serene

adjective
se·​rene | \ sə-ˈrēn How to pronounce serene (audio) \

Definition of serene

 (Entry 1 of 2)

1 : marked by or suggestive of utter calm and unruffled repose or quietude a serene smile
2a : clear and free of storms or unpleasant change serene skies
b : shining bright and steady the moon, serene in glory— Alexander Pope
3 : august used as part of a title His Serene Highness

serene

noun

Definition of serene (Entry 2 of 2)

1 archaic : a serene condition or expanse (as of sky, sea, or light)
2 archaic : serenity, tranquility

Other Words from serene

Adjective

serenely adverb
sereneness \ sə-​ˈrēn-​nəs How to pronounce serene (audio) \ noun

Choose the Right Synonym for serene

Adjective

calm, tranquil, serene, placid, peaceful mean quiet and free from disturbance. calm often implies a contrast with a foregoing or nearby state of agitation or violence. the protests ended, and the streets were calm again tranquil suggests a very deep quietude or composure. the tranquil beauty of a formal garden serene stresses an unclouded and lofty tranquility. watched the sunset of a serene summer's evening placid suggests an undisturbed appearance and often implies a degree of complacency. remained placid despite the criticism peaceful implies a state of repose in contrast with or following strife or turmoil. grown peaceful in old age

Examples of serene in a Sentence

Adjective Between the two Azorean blue belfries of Our Lady of Good Voyage Church, a serene statue of the Madonna gazes out at the harbor, cradling a small boat in her arm. — Anita Diamant, National Geographic Traveler, September 2005 And Breeders' Cup day was anything but serene. The weather was … cold and often gray, with a 20-mile-an-hour headwind scouring the backstretch. — Lorna Lentini, New York Times, 14 July 2002 For Ben and me, in Omaha in 1961, our lives were untroubled and serene. After six years of marriage, we seemed to have reached the happy ending to the national American Dream. — Lois Mark Stalvey, The Education of a WASP, (1989) 1998 a serene woman who was everyone's source of support Noun Oft of one wide expanse had I been told / That deep-browed Homer ruled as his demesne: /Yet did I never breathe its pure serene / Till I heard Chapman speak out loud and bold:  … — John Keats, "On First Looking into Chapman's Homer," 1816
Recent Examples on the Web: Adjective The hill is above all that, Intractable, unknowable, serene. Colm Tóibín, The New Yorker, 21 Mar. 2022 The glow that comes with relaxation found a place on Yara Shahidi's serene, bespectacled face, while Gigi Hadid's morning-in-Milano complexion was positively luminous, primed for the week's myriad runway beauty looks. Calin Van Paris, Vogue, 27 Feb. 2022 For a resort with 342 keys, Regent has done a remarkable job at making the place feel intimate and serene. Katie Lockhart, Robb Report, 31 May 2022 Proper storage can make even the tiniest spaces feel well organized and serene. Nafeesah Allen, Better Homes & Gardens, 10 May 2022 Regardless of what season or which activities attract the visitor, the Carrizo is a spacious and serene place to drink in nature’s beauty. New York Times, 19 Apr. 2022 Chuck Groenink’s accompanying illustrations are both informative and serene. oregonlive, 15 Apr. 2022 For quiet and serene spots, visit the Shakespeare Garden or the AIDS Memorial Grove. Vanessa Arredondo, San Francisco Chronicle, 13 Apr. 2022 The children, aged two to six, were serious and serene, occasionally speaking to each other in low, considerate tones. Jessica Winter, The New Yorker, 3 Mar. 2022 Recent Examples on the Web: Noun But the hue can denote the serene and the celestial, which are also evoked by the exhibition, first shown at Cross’s home gallery and now on display in condensed form at Waddell Art Gallery at Northern Virginia Community College’s Loudoun Campus. Washington Post, 15 Oct. 2021 Even murder, late in the movie, is committed with a fluid facility that verges on the serene. Anthony Lane, The New Yorker, 11 June 2021 Depictions of Mary are often joyful, sorrowful or vaguely middle-distance serene. Los Angeles Times, 24 Aug. 2019 In contrast to the whimsical, high-energy living areas, the master suite is a serene, grown-up haven. Jen Renzi, House Beautiful, 15 Jan. 2014 See More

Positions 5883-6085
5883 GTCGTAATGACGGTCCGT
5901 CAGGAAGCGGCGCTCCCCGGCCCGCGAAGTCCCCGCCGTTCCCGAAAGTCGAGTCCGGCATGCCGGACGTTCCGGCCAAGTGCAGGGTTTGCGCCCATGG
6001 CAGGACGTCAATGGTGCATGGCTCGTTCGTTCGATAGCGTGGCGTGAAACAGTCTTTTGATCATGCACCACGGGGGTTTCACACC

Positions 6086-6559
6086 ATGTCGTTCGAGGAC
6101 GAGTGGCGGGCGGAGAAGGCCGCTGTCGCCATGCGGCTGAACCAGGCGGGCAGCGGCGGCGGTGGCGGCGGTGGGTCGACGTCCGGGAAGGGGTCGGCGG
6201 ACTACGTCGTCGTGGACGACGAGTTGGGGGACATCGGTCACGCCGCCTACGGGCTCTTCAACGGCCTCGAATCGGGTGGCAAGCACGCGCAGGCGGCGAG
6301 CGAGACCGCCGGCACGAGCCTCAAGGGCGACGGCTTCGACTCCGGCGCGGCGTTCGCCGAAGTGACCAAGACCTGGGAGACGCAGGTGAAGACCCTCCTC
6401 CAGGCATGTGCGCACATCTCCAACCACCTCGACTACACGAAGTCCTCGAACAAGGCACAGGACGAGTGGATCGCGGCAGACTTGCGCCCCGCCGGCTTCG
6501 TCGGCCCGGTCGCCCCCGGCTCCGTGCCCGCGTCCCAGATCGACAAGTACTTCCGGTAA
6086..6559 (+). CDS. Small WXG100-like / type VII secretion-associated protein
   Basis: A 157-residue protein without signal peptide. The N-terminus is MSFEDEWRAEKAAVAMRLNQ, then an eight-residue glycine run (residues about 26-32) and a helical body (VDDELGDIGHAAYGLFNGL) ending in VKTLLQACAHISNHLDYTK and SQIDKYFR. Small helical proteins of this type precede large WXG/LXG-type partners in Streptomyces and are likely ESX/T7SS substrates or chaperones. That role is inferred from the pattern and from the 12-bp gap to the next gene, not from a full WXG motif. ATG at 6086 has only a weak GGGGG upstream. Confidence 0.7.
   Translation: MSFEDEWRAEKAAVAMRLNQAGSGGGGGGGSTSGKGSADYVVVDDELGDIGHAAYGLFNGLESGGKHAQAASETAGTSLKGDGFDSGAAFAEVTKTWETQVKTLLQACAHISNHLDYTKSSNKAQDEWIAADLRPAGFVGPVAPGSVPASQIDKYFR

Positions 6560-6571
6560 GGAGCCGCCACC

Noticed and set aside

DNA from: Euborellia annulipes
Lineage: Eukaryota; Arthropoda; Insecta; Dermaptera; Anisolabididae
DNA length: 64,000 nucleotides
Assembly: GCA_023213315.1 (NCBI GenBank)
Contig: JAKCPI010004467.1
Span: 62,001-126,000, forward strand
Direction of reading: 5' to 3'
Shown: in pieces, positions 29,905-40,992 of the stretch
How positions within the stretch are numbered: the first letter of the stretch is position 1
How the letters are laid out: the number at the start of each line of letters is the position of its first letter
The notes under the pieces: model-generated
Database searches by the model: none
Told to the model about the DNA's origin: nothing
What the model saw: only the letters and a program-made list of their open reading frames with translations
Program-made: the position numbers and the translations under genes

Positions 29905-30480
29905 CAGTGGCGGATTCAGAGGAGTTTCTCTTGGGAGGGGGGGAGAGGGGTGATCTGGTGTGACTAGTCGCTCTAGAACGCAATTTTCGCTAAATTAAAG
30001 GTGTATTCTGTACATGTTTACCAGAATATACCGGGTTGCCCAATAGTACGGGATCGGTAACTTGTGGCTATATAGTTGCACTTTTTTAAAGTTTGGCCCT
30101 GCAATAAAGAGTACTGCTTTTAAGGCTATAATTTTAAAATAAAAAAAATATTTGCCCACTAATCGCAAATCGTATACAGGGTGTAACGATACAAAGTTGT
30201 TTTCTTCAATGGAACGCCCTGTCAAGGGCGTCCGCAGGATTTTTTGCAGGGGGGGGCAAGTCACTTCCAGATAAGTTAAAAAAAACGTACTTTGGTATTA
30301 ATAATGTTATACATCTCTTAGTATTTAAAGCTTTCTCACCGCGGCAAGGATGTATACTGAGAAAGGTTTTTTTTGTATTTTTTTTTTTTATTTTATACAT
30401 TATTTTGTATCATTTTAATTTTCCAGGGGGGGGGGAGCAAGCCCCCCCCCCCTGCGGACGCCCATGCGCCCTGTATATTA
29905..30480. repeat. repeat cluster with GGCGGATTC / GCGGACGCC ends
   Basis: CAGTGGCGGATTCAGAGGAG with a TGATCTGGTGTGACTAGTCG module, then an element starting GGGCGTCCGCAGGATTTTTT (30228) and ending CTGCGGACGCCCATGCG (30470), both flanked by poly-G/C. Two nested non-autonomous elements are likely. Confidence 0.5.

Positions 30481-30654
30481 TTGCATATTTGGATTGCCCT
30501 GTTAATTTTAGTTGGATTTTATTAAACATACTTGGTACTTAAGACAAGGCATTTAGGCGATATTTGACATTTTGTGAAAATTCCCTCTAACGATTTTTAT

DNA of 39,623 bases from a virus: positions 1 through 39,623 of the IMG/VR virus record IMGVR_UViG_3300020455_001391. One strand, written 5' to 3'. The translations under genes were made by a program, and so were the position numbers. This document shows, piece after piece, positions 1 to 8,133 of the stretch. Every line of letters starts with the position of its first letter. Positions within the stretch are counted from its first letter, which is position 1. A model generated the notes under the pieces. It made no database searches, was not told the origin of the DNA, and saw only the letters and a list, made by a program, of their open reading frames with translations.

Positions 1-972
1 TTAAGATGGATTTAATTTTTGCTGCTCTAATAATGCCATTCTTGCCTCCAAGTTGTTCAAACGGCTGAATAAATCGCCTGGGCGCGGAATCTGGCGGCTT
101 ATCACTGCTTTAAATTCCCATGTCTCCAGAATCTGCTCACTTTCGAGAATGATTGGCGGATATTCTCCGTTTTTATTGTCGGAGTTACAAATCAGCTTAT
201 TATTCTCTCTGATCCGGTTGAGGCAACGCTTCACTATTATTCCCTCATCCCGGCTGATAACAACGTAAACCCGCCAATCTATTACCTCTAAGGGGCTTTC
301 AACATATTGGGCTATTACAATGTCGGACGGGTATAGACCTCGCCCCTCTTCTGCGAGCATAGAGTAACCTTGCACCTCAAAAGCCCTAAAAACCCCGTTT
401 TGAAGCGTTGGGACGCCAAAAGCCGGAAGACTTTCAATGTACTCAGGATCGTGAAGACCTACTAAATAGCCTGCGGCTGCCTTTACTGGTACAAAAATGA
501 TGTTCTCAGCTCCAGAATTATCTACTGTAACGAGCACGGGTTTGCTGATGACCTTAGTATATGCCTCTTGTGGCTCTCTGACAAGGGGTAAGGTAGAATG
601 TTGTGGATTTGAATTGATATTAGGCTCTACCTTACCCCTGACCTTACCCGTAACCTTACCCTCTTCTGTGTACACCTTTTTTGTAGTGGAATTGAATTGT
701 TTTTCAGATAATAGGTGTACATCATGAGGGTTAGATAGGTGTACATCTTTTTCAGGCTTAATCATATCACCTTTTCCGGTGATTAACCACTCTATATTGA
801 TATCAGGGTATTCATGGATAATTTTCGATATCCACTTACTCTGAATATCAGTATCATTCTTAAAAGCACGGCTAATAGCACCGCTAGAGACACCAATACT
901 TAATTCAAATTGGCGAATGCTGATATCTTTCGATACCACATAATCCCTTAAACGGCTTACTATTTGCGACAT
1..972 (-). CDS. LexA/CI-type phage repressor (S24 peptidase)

These example sentences are selected automatically from various online news sources to reflect current usage of the word 'serene.' Views expressed in the examples do not represent the opinion of Merriam-Webster or its editors. Send us feedback.

First Known Use of serene

Adjective

15th century, in the meaning defined at sense 2a

Noun

1644, in the meaning defined at sense 1

History and Etymology for serene

Adjective

Middle English, from Latin serenus clear, cloudless, untroubled

Noun

derivative of serene entry 1

Learn More About serene

Time Traveler for serene

Time Traveler

The first known use of serene was in the 15th century

See more words from the same century

Dictionary Entries Near serene

serendipity

serene

sereness

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Statistics for serene

Last Updated

17 Jun 2022

Cite this Entry

“Serene.” Merriam-Webster.com Dictionary, Merriam-Webster, https://www.merriam-webster.com/dictionary/serene. Accessed 27 Jun. 2022.

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More Definitions for serene

serene

adjective
se·​rene | \ sə-ˈrēn How to pronounce serene (audio) \

Kids Definition of serene

1 : being calm and quiet a serene manner
2 : clear entry 1 sense 2 serene skies

Other Words from serene

serenely adverb

More from Merriam-Webster on serene

Nglish: Translation of serene for Spanish Speakers

Britannica English: Translation of serene for Arabic Speakers

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